ON APPEAL FROM THE UNITED STATES DISTRICT COURT FOR THE EASTERN DISTRICT OF PENNSYLVANIA, (D.C. Civil No. 82-1241)
Before: GIBBONS, BECKER, and STAPLETON, Circuit Judges
In this diversity case two asbestos suppliers appeal from default judgments entered against them after they declined to defend a tort action brought by an individual who alleged that he had contracted asbestosis by virtue of contact with asbestos supplied by them. We affirm.
The appellants are Bell Asbestos Mines, Ltd. (Bell) and Asbestos Corporation, Ltd. (ACL), corporations that supply raw asbestos to asbestos processors. The appellee is George Farzetta. From August 1950 until January 1982 Farzetta worked in an asbestos factory located in Ambler, Pennsylvania that processed asbestos fiber supplied by Bell and ACL. In January 1982 he was diagnosed as having asbestosis.
Sometime early in 1982 Farzetta filed a complaint in the Court of Common Pleas of Montgomery County, Pennsylvania, naming as defendants Bell, ACL, and a third corporation that supplied asbestos fiber to the plant at which Farzetta had worked, Brinco Mining Company, Ltd. (Brinco). After removing the case to the Eastern District of Pennsylvania, all three defendants filed answers in which east asserted that Farzetta was barred from recovering because he had assumed the risk of exposure to the asbestos.
The case went to trial in April 1985. Citing financial difficulties, Bell and ACL chose not to defend, leaving Brinco as the only participating defendant. Farzetta then moved under Rule 55 of the Federal Rules of of Civil Procedure for default judgments against Bell and ACL. In defense they argued that default judgments would be improper because they had filed answers, actions they claimed required Farzetta to prove his case, regardless of whether they defended. The district court deferred decision on Farzetta's motion.
Farzetta then presented his case, proceeding upon a theory of strict liability and contending that the defendants had failed to place adequate warning labels on the packages of raw asbestos they sold to his employer. Brinco adduced evidence bearing on its assumption-of-risk defense.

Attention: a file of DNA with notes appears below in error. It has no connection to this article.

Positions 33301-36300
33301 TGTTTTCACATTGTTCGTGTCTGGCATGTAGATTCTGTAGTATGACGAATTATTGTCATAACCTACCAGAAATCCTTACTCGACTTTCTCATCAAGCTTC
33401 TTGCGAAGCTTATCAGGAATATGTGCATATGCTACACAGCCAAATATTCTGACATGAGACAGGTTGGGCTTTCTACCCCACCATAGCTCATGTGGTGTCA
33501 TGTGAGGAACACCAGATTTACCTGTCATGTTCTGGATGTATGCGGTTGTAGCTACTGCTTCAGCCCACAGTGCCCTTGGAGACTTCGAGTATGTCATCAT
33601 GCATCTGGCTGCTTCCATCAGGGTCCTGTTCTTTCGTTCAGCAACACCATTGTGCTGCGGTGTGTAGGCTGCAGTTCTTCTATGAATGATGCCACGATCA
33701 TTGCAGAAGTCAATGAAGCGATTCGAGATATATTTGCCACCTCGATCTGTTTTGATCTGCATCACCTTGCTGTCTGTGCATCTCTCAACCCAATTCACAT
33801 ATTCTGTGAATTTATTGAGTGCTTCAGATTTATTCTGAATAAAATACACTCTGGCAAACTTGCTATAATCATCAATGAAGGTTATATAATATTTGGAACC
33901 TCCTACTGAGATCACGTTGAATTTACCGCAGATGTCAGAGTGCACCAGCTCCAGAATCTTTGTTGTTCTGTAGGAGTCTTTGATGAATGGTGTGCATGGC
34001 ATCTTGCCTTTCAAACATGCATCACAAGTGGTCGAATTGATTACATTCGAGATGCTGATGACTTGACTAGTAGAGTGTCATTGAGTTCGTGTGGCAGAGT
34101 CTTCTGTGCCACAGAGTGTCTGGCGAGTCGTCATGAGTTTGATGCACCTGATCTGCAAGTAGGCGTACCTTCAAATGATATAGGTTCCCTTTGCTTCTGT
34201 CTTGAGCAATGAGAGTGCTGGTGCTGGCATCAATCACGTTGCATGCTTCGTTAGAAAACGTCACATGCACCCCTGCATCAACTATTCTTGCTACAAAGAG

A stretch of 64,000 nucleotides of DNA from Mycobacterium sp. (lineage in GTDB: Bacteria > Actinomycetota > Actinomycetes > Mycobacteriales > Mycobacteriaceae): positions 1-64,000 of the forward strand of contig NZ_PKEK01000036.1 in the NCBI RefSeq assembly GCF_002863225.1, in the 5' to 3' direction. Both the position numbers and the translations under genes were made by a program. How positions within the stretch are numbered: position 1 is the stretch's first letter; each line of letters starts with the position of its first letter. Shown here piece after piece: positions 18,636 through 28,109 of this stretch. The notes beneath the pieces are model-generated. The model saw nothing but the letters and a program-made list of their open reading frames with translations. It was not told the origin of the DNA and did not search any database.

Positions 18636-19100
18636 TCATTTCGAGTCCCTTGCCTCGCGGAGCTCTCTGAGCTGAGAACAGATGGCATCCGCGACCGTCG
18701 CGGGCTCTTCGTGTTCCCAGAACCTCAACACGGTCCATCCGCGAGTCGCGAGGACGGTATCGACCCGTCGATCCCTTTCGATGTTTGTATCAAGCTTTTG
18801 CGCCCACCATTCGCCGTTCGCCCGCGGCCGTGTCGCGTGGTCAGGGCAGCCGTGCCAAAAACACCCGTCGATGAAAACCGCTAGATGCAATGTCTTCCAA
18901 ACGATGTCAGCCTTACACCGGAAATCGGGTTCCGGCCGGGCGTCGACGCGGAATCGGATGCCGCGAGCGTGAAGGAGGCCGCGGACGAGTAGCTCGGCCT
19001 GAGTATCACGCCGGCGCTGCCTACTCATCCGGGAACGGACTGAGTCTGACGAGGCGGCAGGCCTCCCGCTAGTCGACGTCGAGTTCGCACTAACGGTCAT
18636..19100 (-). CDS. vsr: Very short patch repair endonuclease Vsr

By way of special interrogatories the jury found that the asbestos supplied by all three defendants was defective because of the absence of proper warnings and further found that those defects were substantial causal factors in physical injuries sustained by Farzetta. However, the jury then responded "yes" to the following question: "Has the defendant Brinco Mining, Ltd., proved by a preponderance of the evidence that the plaintiff [assumed the risk]?" Interrogatories to the Jury at 3, reprinted in Joint Appendix at 16.
At this point the jury returned to the courtroom, and the district court entered judgment in favor of Brinco. It then addressed the outstanding motion for the default judgments. Bell and ACL argued that the jury's finding that Farzetta had assumed the risk vis-a-vis Brinco compelled the entry of judgments in their favor. Although the court rejected this argument, it did not grant Farzetta's motion for the default judgments; rather it sent the jury back to asses damages against Bell and ACL. While the jury was deliberating on this issue, the district court returned to the default motion and granted it from the bench. See Trial Transcript (May 1, 1985), reprinted in Joint Appendix at 95-96.*fn1
Shortly thereafter both Bell and ACL filed motions requesting the district court to "amend the judgment in accordance with the jury verdict." The district court denied both motions, see Farzetta v. Bell Asbestos, Ltd., Civil Action No. 82-1241 (E.D. Pa. Oct. 4, 1985) (Bell order); Farzetta v. Bell Asbestos, Ltd., Civil ...